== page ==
Campbell Live is proud of its advocacy journalism, something spelled out nicely by one of the show's reporters John Sellwood last year. When required, it gets its hands dirty, deals with serious issues and attempts to hold people to account. But there's often a bit of light with the shade and it loves to draw attention to the plight of others and call on its audience to help out. One such story was about Te Aroha couple Tobi Lawton and Sarah Lee, who bought a house that turned out to be infested with termites and was basically worthless. They were facing bankruptcy, so, in an act of desperation, they approached the media.
Campbell Live did a story, Kiwis donated around $200,000 via Givealittle, GJ Gardner's Hamilton/Waikato division offered to get involved and a range of other suppliers pitched in to deck out their new digs. Last night's half hour special was the culmination of that project and it was a great example of the power of positivity—and the marketing value of good, genuine corporate citizenship.
- Watch the show here.
After seeing the first story, GJ Gardner agreed to remove the family's old house, build a new three-bedroom home, manage the project and cover the shortfall when the donations were used up (Stuff reported back in March that shortfall was estimated to be around $120,000). Not surprisingly, the company got a whole heap of airtime during the show, with a tour of the house showing off their handiwork, interviews with the managing director Grant Porteous and local franchise owner Jeff de Leeuw and plenty of thank yous from John Campbell and the family. And at a time when the show has run a few stories about horror stories of Stonewood Homes customers, which the company has responded to with a two-year extension of its warranty, the contrast between the two was striking.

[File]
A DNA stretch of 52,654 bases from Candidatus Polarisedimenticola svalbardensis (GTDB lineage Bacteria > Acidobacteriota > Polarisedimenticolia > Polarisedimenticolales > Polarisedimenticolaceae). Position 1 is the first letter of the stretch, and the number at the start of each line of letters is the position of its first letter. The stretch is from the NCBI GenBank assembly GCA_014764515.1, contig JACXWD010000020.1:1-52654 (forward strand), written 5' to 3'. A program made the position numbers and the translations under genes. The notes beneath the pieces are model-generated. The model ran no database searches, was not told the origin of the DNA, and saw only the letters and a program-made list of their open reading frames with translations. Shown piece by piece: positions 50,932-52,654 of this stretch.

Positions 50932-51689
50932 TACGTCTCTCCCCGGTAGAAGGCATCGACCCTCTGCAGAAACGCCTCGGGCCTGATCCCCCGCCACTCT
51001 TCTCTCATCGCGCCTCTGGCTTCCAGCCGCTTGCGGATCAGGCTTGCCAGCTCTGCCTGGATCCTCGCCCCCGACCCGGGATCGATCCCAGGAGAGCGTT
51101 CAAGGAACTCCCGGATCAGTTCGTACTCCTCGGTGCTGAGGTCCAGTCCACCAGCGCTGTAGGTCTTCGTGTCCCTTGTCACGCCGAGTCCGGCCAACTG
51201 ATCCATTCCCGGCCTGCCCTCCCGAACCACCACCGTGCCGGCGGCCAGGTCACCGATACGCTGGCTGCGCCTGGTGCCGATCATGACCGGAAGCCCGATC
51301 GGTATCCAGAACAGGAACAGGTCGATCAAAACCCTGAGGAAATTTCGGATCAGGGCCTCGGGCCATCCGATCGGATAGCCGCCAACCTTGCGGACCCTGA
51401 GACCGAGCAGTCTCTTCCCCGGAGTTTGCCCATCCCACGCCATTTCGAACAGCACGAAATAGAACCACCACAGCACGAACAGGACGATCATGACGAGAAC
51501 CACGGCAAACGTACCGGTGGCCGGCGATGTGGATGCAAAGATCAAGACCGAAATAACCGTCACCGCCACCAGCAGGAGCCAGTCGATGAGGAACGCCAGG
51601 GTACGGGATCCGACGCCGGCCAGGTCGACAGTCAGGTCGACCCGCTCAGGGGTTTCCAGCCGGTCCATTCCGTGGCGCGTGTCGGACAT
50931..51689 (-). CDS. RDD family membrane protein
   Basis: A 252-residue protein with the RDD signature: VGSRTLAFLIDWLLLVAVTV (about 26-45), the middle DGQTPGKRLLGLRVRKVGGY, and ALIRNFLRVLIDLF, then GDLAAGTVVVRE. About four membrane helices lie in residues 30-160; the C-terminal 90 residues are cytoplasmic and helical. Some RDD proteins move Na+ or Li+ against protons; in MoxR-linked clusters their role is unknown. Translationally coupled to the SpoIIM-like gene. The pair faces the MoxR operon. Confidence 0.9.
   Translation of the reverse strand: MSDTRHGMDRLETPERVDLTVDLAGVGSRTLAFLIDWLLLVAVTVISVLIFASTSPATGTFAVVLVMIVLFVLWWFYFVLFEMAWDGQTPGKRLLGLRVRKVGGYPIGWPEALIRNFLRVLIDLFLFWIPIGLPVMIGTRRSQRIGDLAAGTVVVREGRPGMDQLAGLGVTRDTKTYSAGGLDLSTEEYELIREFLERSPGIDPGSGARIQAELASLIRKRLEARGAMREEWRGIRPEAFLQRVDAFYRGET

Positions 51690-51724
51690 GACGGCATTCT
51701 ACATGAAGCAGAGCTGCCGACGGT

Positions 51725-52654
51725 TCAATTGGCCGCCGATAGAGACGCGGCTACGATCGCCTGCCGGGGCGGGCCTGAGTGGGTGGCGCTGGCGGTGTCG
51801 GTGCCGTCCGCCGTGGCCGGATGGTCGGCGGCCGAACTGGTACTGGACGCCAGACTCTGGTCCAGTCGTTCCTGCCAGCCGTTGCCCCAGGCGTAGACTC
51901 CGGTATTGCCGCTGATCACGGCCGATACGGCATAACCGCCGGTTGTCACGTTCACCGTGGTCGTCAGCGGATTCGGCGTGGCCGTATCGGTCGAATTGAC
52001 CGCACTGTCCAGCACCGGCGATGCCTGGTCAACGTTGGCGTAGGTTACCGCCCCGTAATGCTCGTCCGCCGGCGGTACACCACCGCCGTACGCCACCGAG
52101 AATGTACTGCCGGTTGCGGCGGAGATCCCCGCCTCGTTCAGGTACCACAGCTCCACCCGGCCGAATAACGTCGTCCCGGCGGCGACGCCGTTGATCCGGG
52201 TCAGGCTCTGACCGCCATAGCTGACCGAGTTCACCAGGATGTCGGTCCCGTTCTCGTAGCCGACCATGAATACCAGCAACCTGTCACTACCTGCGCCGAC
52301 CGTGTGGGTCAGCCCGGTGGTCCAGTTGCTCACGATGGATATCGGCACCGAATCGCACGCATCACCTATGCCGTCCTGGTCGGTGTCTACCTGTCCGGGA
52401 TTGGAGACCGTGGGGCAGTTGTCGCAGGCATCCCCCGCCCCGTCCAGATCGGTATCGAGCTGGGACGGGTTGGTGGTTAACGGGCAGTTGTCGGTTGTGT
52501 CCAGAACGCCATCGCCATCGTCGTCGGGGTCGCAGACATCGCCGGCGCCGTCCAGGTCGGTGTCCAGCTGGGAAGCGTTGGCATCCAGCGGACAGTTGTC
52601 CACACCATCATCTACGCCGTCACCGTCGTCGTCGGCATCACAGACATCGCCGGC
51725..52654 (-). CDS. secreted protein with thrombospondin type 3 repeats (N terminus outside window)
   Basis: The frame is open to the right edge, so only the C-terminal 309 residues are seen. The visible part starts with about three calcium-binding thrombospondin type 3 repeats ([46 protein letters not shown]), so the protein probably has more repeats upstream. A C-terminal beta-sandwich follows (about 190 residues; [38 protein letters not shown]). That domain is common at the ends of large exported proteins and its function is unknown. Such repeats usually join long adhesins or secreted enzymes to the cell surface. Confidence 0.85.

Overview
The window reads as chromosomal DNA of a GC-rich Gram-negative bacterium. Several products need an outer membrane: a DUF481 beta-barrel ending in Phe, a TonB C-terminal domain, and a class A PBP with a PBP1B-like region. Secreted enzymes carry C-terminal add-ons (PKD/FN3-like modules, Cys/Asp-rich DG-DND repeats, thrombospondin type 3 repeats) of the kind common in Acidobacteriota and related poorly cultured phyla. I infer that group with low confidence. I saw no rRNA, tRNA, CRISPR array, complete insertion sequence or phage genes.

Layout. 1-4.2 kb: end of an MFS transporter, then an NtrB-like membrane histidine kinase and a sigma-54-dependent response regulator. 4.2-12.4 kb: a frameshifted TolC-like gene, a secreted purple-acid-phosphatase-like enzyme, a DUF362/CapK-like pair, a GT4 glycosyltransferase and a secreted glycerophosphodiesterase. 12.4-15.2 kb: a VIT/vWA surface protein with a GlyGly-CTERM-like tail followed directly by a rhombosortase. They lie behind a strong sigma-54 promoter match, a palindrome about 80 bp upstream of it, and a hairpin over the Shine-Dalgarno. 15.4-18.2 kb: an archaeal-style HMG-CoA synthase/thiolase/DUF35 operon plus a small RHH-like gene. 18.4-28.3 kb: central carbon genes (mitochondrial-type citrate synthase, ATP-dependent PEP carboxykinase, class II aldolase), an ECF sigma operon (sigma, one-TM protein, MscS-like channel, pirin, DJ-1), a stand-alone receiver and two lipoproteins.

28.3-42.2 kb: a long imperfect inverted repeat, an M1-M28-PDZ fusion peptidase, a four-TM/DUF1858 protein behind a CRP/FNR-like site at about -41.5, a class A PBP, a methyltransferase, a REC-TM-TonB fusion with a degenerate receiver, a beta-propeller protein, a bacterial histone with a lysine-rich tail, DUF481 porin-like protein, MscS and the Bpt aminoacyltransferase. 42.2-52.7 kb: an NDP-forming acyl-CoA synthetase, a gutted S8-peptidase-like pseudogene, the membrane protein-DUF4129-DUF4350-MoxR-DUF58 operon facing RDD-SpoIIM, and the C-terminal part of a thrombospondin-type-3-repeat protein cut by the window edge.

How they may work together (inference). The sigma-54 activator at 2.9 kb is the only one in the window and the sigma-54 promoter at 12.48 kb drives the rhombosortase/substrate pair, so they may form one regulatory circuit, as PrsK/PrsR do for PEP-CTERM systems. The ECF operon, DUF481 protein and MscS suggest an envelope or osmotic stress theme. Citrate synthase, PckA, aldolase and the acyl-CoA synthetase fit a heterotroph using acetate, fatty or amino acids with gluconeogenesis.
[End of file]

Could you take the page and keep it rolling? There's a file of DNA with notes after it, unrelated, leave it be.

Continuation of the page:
The cynics might suggest this was all an elaborate PR ploy from GJ Gardner to generate positive word of mouth, get a prime time show to draw attention to its handiwork and draw a few extra people to what could be described as a pseudo-show home. If it is, then good on them, because it's a win-win-win-win: good for the show (its Facebook page is, perhaps unusually, filled with positive comments), good for the viewers, good for the couple and good for GJ Gardner and its suppliers. But we asked a couple of people who work with GJ Gardner if there was any planning involved in this project and they were certain it was simply a gesture of kindness.
As Porteous summed up: "You don't always analyse something when it's a good thing to do. It was just a good thing to do quite simply. We're a very successful company, made successful by the support of New Zealanders and you need to return that to your communities and give a little bit back ... 5,000 New Zealanders put their hands into their pockets and put a lot of money up and we felt a responsibility to make sure that turned into something great."
That's a laudable attitude, and one other leaders would be wise to follow.